Do you have a need to get organized and stay that way? Of course you do. But how?
Try GTD. The Getting Things Done method changes how you handle projects and tasks. Here’s a Mac utility that makes it simple.
We live in a chaotic, turbulent world that’s only constant appears to be change. Change can be overwhelming for some and destroys whatever organization we build into our projects and tasks.
Leave it to Mac developers to come up with another Mac-like way to handle your projects and tasks using David Allen’s “Getting Things Done” method.
As you may have determined already, the problem with most organizational tools, Mac or Windows, is that you have to learn how to use them. The process of organizing becomes painful.
Bambi and I have used Microsoft’s Entourage as a business organizational tool for years, but it’s a complex beast and not for everyone. It’s also an expensive tool with a healthy learning curve.
The Getting Things Done method takes a different approach to managing Projects and Tasks. Organizationally, and metaphorically, GTD is, well, different. And somewhat straightforward.
Because it’s a change in how we manage Projects and Tasks, a little help is required.
Fortunately, the Mac is a good place to start. All of us at Mac360 have dabbled in GTD but to varying degrees of success.
Part of the problem is the need to match GTD’s context method to our traditional Mac tools for organization. Easier said than done, though Alex found good success with ThinkingRock.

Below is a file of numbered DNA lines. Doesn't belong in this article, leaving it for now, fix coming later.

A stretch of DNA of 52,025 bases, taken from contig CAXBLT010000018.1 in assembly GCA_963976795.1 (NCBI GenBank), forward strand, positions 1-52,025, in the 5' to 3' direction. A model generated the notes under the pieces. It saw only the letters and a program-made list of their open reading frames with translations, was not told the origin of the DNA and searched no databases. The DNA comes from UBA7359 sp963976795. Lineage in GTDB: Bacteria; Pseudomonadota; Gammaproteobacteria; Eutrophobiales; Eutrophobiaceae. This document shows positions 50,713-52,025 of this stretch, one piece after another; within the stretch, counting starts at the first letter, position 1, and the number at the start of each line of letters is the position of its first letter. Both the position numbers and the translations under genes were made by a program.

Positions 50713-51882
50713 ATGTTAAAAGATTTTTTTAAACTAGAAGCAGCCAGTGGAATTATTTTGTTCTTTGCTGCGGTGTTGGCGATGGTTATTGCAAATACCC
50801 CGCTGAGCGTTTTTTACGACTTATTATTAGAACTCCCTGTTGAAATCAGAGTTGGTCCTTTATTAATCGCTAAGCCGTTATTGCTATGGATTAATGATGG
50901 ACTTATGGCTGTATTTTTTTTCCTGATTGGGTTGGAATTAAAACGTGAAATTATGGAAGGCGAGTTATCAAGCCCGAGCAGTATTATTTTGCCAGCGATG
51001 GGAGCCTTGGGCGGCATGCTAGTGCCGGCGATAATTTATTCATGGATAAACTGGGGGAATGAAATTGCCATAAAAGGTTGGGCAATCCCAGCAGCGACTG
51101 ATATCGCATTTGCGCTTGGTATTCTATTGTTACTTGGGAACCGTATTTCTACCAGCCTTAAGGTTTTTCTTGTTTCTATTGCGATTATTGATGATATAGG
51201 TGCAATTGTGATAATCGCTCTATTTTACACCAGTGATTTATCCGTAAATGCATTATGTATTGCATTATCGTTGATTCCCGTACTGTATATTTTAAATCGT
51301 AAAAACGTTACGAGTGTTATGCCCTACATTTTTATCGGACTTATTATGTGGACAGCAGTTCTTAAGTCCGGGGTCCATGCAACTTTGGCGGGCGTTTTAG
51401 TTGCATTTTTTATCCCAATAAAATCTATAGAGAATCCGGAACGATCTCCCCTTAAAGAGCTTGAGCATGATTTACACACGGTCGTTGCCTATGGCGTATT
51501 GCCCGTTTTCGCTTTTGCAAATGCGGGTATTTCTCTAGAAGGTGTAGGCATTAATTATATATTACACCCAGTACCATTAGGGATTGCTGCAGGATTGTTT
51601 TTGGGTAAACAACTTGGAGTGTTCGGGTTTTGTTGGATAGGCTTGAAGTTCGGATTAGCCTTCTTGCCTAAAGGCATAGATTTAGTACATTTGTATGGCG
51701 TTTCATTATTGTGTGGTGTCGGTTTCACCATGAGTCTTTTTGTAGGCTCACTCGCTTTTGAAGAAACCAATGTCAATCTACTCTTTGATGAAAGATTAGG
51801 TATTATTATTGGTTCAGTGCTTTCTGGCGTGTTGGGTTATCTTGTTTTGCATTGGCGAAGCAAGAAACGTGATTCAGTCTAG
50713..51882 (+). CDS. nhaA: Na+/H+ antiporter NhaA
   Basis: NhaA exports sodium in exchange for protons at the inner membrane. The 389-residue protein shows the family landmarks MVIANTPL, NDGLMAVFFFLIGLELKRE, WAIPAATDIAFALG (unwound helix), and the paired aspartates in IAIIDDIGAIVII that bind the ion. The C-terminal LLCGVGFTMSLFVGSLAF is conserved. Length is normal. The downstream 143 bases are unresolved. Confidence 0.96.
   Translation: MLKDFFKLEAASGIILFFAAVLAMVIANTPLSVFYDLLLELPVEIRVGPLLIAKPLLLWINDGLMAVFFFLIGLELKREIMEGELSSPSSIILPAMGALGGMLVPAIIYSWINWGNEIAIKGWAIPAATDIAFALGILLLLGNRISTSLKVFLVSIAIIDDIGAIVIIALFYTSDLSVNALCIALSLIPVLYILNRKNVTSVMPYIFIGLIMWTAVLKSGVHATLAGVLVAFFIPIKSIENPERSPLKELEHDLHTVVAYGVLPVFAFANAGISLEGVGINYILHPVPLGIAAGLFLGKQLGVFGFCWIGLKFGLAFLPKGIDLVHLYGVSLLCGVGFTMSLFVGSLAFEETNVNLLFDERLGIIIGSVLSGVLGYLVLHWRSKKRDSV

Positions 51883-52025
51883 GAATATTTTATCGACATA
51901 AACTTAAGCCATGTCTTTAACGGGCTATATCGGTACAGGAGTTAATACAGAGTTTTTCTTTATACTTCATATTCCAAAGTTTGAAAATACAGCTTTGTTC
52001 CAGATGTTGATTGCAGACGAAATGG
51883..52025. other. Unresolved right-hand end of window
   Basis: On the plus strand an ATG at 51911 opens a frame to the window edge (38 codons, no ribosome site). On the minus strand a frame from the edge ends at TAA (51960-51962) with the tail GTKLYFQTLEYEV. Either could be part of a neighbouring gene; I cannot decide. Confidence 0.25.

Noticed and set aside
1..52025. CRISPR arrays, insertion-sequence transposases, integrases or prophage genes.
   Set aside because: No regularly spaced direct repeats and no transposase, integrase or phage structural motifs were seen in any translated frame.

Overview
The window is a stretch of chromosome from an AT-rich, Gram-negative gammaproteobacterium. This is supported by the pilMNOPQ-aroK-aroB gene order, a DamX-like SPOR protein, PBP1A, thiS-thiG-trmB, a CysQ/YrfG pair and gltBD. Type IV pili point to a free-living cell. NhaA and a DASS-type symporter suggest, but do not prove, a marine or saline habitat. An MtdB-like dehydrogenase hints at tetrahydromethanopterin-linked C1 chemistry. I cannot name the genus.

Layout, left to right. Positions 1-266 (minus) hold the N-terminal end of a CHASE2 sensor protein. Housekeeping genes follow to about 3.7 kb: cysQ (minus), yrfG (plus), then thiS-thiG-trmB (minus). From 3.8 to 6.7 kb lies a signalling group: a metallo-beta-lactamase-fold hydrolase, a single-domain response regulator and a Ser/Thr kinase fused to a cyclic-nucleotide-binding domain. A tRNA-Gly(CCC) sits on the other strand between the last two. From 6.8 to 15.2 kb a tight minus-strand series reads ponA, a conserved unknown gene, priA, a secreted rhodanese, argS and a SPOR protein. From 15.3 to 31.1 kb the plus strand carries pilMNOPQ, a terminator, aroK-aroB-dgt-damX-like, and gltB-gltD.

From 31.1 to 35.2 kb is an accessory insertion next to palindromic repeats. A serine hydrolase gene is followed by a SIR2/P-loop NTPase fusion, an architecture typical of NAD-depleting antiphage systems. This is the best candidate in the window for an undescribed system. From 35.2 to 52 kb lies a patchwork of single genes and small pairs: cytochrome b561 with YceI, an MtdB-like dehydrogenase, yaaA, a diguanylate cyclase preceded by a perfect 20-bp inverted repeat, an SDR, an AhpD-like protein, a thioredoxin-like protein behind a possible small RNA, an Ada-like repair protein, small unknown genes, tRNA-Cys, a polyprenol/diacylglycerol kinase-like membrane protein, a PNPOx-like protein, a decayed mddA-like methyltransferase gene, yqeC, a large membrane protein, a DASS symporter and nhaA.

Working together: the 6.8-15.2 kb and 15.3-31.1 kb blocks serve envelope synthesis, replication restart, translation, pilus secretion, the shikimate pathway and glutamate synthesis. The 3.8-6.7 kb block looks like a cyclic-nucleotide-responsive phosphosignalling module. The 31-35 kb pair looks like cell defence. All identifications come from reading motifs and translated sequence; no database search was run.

While Thinking Rock is tuned to GTD, it’s also a different way of organizing in and of itself. Some of us will not be letting go of Entourage any time soon, hence the need for a GTD tool that plays nice nice on my Mac and how I work.
Here it is. Ghost Action is one of those remarkably elegant Mac utilities that does exactly what GTD users love—keeping track of Projects and Tasks, and synchronizing to iCal.
If you’ve not heard of Getting Things Done, the GTD method, take a few minutes to dig into the steps needed to make it work. There are few. Essentially, you assign yourself to Projects, list various Tasks or Actions to go with Projects, even assign due dates and priorities, and create a Context to get the work done.
What Ghost Action does is add a simple Context element to conform to the GTD standard, and plunk all the pieces in a very simple, easy-to-use Cocoa interface utility on your Mac.
Contexts are those times and/or locations where you’ll work on various Projects or Tasks. Projects can be assigned to Contexts. Actions (tasks) can be assigned to Projects. Each can be linked to a due date with a priority and assigned to sync with iCal.
With the right Contexts you’ll find yourself becoming more productive and less stressed. Ghost Action just keeps track of the components—Contexts, Projects, Actions (tasks).
As complex and painful as most tools to organize our lives can be, Ghost Action takes a decidedly simple approach. The tool bar has only three buttons. See if you can get the hang of these.
Click for Context lists which display in the left column, then Projects and Tasks pop up in the center column. Or, click Projects to see which Actions are connected to each. Or, click Actions to see where they connect to Projects and Context. Or, click Sync to syncrhonize with iCal.
That’s about as easy as organizational tools get. There’s a simple point and click calendar for adding dates. Two other small check boxes let you sort your Due Actions and Actions Not Done. Outside of a small Notes field for each entry, that’s about it.
Ghost Action is takes a terribly complex problem—organization of Projects and Tasks—and brings utter simplicity to the structure required to get things done.
Have you tried GTD? What’s been your success rate? What Mac utility has helped you with Projects and Tasks? Share your experience in the Comments section below.